Haunted History: The Railroaders Memorial Museum Tells Real Halloween Horror Stories | News, Sports, Jobs

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Altoona’s Maddie Letsche portrays 1940s Pennsylvania Railroad employee Josephine Thompson, whose co-worker was killed on the job. Mirror photo of Patrick Waksmunski

True accounts of chilling historical events involving area residents could send a shiver down the spine of visitors to the Railroaders Memorial Museum’s Haunted Rails and Tails on the next three Saturdays.

Visitors will take a guided tour of the museum, where actors representing people who lived between 1850 and 1950 will tell real-life accounts of events.

Through these stories of death and sacrifice, Mark Frederick, director of digital outreach at the museum, hopes to honor and respectfully remember these people.

“I like the tagline of ‘the story is scary enough, you don’t need to embellish it'” said Frederic. “You will stop at several exhibits and these characters will tell you their stories.”

At the time these stories take place, safety rules did not exist and many people died on the railroad and in Altoona.

Altoona’s Michael Manfred portrays railway signalman Edward Mulvihill, who recounts the death of a porter in a train accident. Mirror photo of Patrick Waksmunski

Altoona’s Maddie Letsche, who portrayed Nell Gwynn in The Church in the Middle of the Block Cultural Center and starred in “Gatsby the magnificent” at the Mishler Theater, will play Josephine Thompson.

The character is based on real women who worked for the PRR in the 1940s when men from County Blair went to serve in the war.

Letsche will tell him the story of a colleague who died while working for the railroad.

“I really admire these strong women for playing a role that was unfamiliar,” she says.

Palmyra’s Leila McCrumb, currently living in Altoona, plays Willis Fleck, a woman who lived in the 1800s who will tell the story of the loss of a loved one.

Altoona’s Leila McCrumb stars as Willis Fleck, who tells the story of her sister’s unfortunate demise. Mirror photo of Patrick Waksmunski

“I like to explore the pain she feels and how we all deal with those same emotions,” she says.

Edward Mulvihill, a flag bearer whose job it was to warn trains of danger will be played by Mike Manfred.

“He’s a working class guy, but his work is instrumental – kind of like an unsung hero,” said Mulvihill.

“I think it’s important for us locals to remember who came before us and what those people sacrificed, which in some cases was their lives,” said Frederic.

The organizers have imagined a production where the museum comes to life for an immersive and emotional experience.

Altoona’s Aaron James plays Kell’s Bar owner Kelly F. Bowman, who tells tales of murder and ghosts. Mirror photo of Patrick Waksmunski

“Ultimately, it is the mission of the Railroad Museum to honor the generations of railroad workers and workers who have built not only our community, but a nation,” said Frederic.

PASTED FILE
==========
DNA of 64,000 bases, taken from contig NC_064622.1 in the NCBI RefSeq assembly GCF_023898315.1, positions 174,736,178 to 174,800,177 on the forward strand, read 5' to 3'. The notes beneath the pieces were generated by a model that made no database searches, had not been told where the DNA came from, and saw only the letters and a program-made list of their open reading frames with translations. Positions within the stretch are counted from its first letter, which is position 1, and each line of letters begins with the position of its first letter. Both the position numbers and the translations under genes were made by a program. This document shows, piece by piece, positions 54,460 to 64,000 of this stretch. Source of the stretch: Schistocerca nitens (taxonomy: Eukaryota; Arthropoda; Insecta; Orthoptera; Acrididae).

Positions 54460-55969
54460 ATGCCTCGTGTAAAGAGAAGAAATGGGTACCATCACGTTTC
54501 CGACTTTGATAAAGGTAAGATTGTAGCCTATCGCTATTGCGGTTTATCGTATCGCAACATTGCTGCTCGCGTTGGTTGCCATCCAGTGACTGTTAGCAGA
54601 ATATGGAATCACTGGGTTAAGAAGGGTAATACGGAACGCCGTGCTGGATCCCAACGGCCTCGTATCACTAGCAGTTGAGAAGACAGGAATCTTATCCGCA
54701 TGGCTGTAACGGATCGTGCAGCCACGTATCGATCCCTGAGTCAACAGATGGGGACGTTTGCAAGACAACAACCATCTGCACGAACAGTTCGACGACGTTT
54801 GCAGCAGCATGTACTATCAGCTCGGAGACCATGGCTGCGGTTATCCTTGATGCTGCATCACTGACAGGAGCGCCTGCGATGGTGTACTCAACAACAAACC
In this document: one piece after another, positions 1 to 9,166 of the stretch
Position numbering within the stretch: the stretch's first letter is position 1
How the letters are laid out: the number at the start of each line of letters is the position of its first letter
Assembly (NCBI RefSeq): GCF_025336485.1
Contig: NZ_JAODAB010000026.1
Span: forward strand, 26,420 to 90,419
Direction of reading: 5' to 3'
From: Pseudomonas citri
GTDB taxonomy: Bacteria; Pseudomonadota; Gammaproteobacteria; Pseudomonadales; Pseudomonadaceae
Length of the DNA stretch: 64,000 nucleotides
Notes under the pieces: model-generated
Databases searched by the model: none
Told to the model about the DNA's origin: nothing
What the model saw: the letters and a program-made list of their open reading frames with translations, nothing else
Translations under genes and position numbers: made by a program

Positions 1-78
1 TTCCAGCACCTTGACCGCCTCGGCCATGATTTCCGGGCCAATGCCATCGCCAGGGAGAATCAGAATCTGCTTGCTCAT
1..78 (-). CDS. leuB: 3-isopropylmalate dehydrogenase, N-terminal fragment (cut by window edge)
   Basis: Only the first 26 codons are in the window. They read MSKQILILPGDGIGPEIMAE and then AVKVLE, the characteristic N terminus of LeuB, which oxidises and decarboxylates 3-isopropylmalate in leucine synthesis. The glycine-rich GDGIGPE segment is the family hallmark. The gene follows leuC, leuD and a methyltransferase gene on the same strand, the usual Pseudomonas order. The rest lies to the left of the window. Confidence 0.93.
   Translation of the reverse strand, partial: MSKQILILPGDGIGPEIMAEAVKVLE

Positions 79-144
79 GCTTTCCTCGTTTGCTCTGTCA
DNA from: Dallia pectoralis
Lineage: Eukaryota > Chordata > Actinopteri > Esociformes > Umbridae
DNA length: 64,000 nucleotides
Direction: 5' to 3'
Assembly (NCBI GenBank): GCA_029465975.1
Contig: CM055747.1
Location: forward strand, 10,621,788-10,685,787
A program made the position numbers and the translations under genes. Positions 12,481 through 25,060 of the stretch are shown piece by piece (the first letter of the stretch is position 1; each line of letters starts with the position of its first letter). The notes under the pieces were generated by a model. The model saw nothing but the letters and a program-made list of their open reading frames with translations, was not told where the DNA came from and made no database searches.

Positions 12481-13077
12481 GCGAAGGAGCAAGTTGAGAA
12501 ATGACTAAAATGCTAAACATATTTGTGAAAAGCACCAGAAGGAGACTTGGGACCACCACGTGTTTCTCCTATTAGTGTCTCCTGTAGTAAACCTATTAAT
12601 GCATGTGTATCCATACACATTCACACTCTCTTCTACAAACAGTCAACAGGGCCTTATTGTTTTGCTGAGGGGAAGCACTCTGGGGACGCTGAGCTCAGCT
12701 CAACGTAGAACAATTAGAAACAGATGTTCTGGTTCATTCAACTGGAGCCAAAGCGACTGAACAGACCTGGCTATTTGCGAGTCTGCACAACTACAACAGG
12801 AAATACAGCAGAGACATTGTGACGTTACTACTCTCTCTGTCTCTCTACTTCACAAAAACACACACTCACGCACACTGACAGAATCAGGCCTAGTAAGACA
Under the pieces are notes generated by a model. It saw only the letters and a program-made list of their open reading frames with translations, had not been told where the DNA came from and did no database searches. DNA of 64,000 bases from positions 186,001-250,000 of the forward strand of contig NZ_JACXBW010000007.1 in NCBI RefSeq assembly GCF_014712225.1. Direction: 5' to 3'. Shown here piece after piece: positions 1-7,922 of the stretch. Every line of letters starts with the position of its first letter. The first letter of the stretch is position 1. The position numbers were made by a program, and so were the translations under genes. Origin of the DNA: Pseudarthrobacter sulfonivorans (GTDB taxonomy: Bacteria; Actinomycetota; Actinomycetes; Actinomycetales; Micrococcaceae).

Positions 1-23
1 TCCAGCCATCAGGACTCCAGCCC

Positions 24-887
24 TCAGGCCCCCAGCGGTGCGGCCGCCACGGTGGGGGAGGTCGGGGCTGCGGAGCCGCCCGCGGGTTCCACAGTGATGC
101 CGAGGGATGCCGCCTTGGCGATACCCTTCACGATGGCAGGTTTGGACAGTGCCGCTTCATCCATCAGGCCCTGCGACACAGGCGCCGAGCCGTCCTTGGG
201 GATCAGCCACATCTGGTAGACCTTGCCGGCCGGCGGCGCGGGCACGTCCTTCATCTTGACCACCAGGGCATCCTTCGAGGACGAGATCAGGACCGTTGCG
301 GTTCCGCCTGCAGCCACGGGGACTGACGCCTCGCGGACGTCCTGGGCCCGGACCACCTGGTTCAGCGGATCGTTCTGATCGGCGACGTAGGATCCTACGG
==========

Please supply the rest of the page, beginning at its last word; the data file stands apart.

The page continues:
“Through these stories, you also get different aspects of where iconic events happened,” said Frederic.

All stories are based on articles from Altoona Tribune and Altoona Mirror. He said every story is accurate, with a little spooky twist added.

It wasn’t hard to articulate and ferret out these stories and turn them into a first-person narrative because the newspaper articles made it easy.

“The newspapers at the time really went into great detail – in some cases it was in very gruesome detail – especially in regards to murders and accidents,” he said.

From these articles, Frederick was able to create a script of 26 to 30 pages and each monologue lasts five to six minutes.

There are six stories performed by actors, with a few extras that will fill in the gaps.

He said events like these are important because they allow these stories to be preserved.

Outfits for the roles were rented from the Altoona Community Theater and some local re-enactors.

“Visitors can expect to be shocked, scared and have all the feelings you get at a Halloween event, but I think it will be more difficult when they realize it really happened and enough often”, said Frederic.

Frederick described this year’s event as a moving room with multiple scenes.

Like any other production, there were casting calls, auditions, and multiple rehearsals.

Director Emily Evey was his sidekick through it all, and Miranda Harkins, director of museum services, helped proofread the scripts.

Evey thought she had created an experience that was hard to find elsewhere.

“I can’t wait to see this all fall into place and hope people come away with a greater appreciation for local history,” she says.

Evey said they had actors from a variety of backgrounds playing all the roles.

The dates for Haunted Rails and Tails are October 8, 15, and 22.

Tickets are $20 and can be purchased online at the museum’s website. Walk-in tickets are available, but it is recommended that you purchase them online to ensure seats are open.

The museum usually closes after Thanksgiving, but this year it will be open Fridays, Saturdays, and Sundays.

There is a Veterans Day event coming up and the museum will be decorated again for Christmas.


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